Tis the season... to grade. But while the pile of essays to grade grows higher and higher, I've been distracting myself by planning for my next semester courses. I am thinking of pulling a dramatic audible and restructuring the assignments for the second half of my survey course. And I'd like to do so around the topic of changes in media.
Rice, where I am teaching, structures its surveys a little oddly. The cut off point is not 1877 or 1865, but rather 1848. As an early Americanist, I love it, but as someone struggling to pace an 1848 - present course, this unique structure poses a particular challenge. I've taken Joseph Moore's challenge seriously, however, and I'm determined to stay disciplined with the course schedule.
I would like to begin the course with an exploration of photography. I'm inclined to use Debra Willis and Barbara Krauthamer's Envisioning Emancipation: Black Americans and the End of Slavery, but I'm also tempted to use Erroll Morris's really fun five part 2009 New York Times series "Whose Father Was He?" What have you used to teach photography during the mid to late nineteenth century?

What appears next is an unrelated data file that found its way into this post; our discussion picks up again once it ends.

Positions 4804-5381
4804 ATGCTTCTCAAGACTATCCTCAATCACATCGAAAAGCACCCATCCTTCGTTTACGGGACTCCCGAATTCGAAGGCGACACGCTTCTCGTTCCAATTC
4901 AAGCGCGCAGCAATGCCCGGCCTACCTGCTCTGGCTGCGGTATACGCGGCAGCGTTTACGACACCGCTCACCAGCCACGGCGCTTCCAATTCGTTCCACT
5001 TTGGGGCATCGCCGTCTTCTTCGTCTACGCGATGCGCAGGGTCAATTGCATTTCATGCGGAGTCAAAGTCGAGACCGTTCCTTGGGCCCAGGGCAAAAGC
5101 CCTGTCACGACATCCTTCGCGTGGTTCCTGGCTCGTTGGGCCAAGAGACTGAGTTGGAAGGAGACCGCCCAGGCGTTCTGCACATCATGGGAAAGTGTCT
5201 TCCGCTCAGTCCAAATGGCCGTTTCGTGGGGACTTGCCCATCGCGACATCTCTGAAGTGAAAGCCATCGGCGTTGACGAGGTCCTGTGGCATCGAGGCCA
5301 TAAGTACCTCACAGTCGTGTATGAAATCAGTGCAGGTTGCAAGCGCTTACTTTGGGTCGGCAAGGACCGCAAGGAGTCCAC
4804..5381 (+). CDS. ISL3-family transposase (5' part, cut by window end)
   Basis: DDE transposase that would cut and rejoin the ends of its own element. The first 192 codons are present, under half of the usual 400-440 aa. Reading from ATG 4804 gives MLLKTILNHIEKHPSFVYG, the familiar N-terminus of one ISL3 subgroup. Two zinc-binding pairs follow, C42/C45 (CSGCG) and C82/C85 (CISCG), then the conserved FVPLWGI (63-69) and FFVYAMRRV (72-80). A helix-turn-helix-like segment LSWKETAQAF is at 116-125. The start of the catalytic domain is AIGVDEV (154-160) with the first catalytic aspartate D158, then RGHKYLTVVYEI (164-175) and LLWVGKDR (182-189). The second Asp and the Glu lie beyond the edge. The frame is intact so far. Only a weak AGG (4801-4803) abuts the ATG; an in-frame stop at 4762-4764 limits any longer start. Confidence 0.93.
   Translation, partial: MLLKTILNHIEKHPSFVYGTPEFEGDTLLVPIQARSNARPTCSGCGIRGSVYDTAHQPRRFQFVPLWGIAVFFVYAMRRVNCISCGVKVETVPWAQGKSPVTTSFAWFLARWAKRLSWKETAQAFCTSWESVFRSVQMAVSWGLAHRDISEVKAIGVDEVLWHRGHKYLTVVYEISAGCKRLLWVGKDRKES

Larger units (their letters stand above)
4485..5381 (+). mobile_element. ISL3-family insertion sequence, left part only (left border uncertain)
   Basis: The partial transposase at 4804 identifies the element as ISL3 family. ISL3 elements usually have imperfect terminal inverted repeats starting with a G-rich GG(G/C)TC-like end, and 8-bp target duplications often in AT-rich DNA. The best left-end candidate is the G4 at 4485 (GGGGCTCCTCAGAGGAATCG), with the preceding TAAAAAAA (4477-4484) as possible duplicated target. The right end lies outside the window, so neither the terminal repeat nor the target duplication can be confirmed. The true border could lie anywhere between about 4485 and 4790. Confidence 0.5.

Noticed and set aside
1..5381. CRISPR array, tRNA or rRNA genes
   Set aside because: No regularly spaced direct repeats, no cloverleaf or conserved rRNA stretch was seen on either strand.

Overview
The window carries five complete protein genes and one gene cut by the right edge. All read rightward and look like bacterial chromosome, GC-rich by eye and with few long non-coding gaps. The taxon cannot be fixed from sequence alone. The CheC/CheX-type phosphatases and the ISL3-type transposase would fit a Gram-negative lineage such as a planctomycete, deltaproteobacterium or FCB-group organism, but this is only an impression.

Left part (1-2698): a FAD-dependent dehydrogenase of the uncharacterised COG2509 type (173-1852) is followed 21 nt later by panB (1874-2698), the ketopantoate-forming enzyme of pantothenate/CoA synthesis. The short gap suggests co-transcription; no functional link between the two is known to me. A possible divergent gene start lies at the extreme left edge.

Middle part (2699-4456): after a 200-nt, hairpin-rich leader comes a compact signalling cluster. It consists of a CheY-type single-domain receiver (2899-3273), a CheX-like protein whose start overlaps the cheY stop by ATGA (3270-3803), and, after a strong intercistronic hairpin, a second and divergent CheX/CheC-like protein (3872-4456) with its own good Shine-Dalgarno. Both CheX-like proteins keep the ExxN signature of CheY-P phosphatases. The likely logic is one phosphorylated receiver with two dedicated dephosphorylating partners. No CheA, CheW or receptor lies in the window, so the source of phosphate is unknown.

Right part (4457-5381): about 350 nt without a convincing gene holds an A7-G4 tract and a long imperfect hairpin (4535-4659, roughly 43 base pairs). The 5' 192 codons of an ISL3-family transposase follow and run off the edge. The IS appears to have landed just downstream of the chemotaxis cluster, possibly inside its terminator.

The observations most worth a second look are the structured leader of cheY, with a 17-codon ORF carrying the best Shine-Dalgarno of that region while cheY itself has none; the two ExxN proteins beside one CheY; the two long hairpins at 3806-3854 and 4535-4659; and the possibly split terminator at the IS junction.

Our second unit will focus on radio. I plan to immerse myself in the amazing collections available through the Internet Archive's Old Time Radio series. Amos and Andy episodes, Father Coughlin, and FDR's Pearl Harbor address will all certainly make the cut, and I may even have my students listen to an entire recording of a 1920s baseball game.
Finally, we will evaluate the introduction of television. Youtube is tremendous here. I am going to create playlist that includes both news broadcasts, sitcom episodes, and a heavy dose of advertisements.
As you can see, I am still in the early stages of planning, so this post is more self-serving than educational. How have you used late nineteenth century photography, early twentieth century radio, or late twentieth century television in your courses? Have you assigned secondary works to help contextualize these sources?
I greatly look forward to tackling this new challenge and working with a great group of students in evaluating how media has shaped and reflected the changes in American life and culture since 1848.